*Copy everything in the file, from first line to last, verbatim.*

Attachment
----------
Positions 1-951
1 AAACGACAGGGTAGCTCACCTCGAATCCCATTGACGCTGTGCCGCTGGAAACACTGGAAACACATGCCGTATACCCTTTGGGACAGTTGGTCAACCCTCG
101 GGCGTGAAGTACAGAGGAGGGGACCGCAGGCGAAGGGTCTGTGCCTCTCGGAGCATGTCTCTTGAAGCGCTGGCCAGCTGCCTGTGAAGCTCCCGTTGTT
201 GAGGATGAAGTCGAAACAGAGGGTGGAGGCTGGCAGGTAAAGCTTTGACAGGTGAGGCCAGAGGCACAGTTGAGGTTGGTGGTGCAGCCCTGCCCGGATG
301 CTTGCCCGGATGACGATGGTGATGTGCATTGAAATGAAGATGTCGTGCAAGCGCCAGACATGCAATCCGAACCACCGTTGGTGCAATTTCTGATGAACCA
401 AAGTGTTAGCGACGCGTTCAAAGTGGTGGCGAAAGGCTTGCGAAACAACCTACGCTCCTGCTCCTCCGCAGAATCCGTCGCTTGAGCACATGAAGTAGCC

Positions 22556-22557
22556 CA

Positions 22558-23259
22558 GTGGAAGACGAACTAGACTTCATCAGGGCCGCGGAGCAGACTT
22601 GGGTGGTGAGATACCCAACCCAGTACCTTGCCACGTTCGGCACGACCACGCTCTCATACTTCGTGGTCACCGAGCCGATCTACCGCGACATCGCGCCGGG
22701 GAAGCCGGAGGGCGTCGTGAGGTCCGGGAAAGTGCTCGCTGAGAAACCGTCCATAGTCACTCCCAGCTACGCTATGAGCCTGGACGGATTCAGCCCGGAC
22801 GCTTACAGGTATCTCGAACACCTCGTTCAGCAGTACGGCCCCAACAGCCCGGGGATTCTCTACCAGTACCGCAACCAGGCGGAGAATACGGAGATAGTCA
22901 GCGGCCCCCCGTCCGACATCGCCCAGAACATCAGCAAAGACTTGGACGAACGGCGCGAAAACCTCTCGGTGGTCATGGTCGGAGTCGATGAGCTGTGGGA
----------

Positions 1-951
1 AAACGACAGGGTAGCTCACCTCGAATCCCATTGACGCTGTGCCGCTGGAAACACTGGAAACACATGCCGTATACCCTTTGGGACAGTTGGTCAACCCTCG
101 GGCGTGAAGTACAGAGGAGGGGACCGCAGGCGAAGGGTCTGTGCCTCTCGGAGCATGTCTCTTGAAGCGCTGGCCAGCTGCCTGTGAAGCTCCCGTTGTT
201 GAGGATGAAGTCGAAACAGAGGGTGGAGGCTGGCAGGTAAAGCTTTGACAGGTGAGGCCAGAGGCACAGTTGAGGTTGGTGGTGCAGCCCTGCCCGGATG
301 CTTGCCCGGATGACGATGGTGATGTGCATTGAAATGAAGATGTCGTGCAAGCGCCAGACATGCAATCCGAACCACCGTTGGTGCAATTTCTGATGAACCA
401 AAGTGTTAGCGACGCGTTCAAAGTGGTGGCGAAAGGCTTGCGAAACAACCTACGCTCCTGCTCCTCCGCAGAATCCGTCGCTTGAGCACATGAAGTAGCC

Positions 22556-22557
22556 CA

Positions 22558-23259
22558 GTGGAAGACGAACTAGACTTCATCAGGGCCGCGGAGCAGACTT
22601 GGGTGGTGAGATACCCAACCCAGTACCTTGCCACGTTCGGCACGACCACGCTCTCATACTTCGTGGTCACCGAGCCGATCTACCGCGACATCGCGCCGGG
22701 GAAGCCGGAGGGCGTCGTGAGGTCCGGGAAAGTGCTCGCTGAGAAACCGTCCATAGTCACTCCCAGCTACGCTATGAGCCTGGACGGATTCAGCCCGGAC
22801 GCTTACAGGTATCTCGAACACCTCGTTCAGCAGTACGGCCCCAACAGCCCGGGGATTCTCTACCAGTACCGCAACCAGGCGGAGAATACGGAGATAGTCA
22901 GCGGCCCCCCGTCCGACATCGCCCAGAACATCAGCAAAGACTTGGACGAACGGCGCGAAAACCTCTCGGTGGTCATGGTCGGAGTCGATGAGCTGTGGGA